City leaders may soon place limits on how late restaurants and bars can serve patrons on downtown Raleigh sidewalks.
Raleigh’s law and public safety committee on Tuesday recommended a plan to start closing city sidewalks to restaurants and bars at midnight Sunday through Thursday and at 1 a.m. Fridays and Saturdays. The plan would also limit downtown bars and restaurants to serving one person per 15 square feet of space on the sidewalk.
The restrictions would stay in place for six months if adopted by the Raleigh City Council at its meeting Tuesday. After that “trial period,” city leaders say, they’d evaluate how well the rules temper noise and clear sidewalk pathways.
Earlier this summer, staff in the city attorney’s office suggested that the council adopt new rules governing sidewalk use because people who live on Fayetteville Street and Glenwood Avenue complained about noisy crowds waking them in early morning hours.
The push for new rules exposed tension between downtown Raleigh residents who live near some of the city’s most popular bars, and the people who account for a lot of those bars’ business. On Tuesday, about 75 young people in blue shirts crowded council chambers to protest any restrictions.
The plan endorsed by the committee was proposed by city councilman John Odom as a compromise to the other two city council members on the committee. Councilman Wayne Maiorano wanted to end sidewalk use at midnight each night, while councilwoman Mary-Ann Baldwin sought to allow use until 2 a.m. on Friday and Saturday nights.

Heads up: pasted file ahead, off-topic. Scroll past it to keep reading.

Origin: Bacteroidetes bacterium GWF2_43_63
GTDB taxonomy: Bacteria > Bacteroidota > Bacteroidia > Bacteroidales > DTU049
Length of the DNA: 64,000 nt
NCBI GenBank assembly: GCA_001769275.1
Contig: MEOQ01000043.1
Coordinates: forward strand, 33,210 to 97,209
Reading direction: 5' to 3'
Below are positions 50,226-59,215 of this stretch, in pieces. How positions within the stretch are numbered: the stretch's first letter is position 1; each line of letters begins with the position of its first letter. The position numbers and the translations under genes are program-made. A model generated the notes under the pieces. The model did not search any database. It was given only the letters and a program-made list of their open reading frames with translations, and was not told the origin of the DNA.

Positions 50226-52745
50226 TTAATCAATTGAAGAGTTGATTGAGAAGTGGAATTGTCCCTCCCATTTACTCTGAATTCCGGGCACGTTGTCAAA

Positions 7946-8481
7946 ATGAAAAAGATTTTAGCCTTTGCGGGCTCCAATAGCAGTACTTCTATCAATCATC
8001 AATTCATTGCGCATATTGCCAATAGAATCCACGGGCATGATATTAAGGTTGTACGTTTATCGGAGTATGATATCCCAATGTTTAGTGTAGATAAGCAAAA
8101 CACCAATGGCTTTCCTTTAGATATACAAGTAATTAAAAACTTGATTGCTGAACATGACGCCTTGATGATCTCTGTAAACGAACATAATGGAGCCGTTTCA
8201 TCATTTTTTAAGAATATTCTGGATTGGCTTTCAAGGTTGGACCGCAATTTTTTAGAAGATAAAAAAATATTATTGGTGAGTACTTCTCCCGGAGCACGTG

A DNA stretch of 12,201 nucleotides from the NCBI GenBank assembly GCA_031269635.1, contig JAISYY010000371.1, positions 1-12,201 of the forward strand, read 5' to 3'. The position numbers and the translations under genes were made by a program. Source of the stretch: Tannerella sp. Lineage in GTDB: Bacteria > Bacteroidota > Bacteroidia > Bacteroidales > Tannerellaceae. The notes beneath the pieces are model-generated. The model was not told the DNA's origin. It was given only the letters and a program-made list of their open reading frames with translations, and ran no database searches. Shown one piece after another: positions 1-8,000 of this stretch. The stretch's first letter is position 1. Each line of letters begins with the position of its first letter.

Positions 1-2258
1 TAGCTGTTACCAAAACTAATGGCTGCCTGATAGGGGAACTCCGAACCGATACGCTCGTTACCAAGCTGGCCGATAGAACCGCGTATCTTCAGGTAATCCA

“It will hurt (businesses) and I hate that,” Odom said after the meeting. “Vibrancy is something we want but we want people to live downtown as well, and to make both sides happy we had to do something.”
Some residents said the rules didn’t go far enough to protect their sleep. “I’m disappointed that people didn’t line up with council member Maiorano’s good-sense, best practices solution,” said downtown resident Will Marks.
“Most adults try to go to sleep by 10, maybe 11 at the latest,” said Jon Kolkin, a physician who said regular sleep loss can cause obesity, diabetes and cancer.
Meanwhile, advocates for bars and restaurants near Glenwood and Fayetteville argued that new rules would significantly hurt their profits. The city could cut down on noise without a sidewalk curfew, said Zack Medford, who owns downtown bars Coglin’s, Paddy O’Beers and Common 414.
“Some of these (sidewalk) capacity restrictions will solve the noise problem,” Medford said.
One popular downtown bar, The Raleigh Times, supports efforts to clear the sidewalks and reduce noise. “No one is asking our businesses to shut off ... they’re just asking us to go inside,” said Andrew Stewart, finance strategist with Empire Properties, which owns The Raleigh Times.
“We’re willing to sacrifice on that if it’s for the greater good of the community,” he said. The Raleigh Times has a lot more space than other downtown bars.
Early curfew times would devastate Calavera Empanadas and Tequila on Blount Street, said its owner Ken Yowell. Under sidewalk curfews, patrons wouldn’t close out their bar tabs and go inside, Yowell said: “They’d close out and leave.”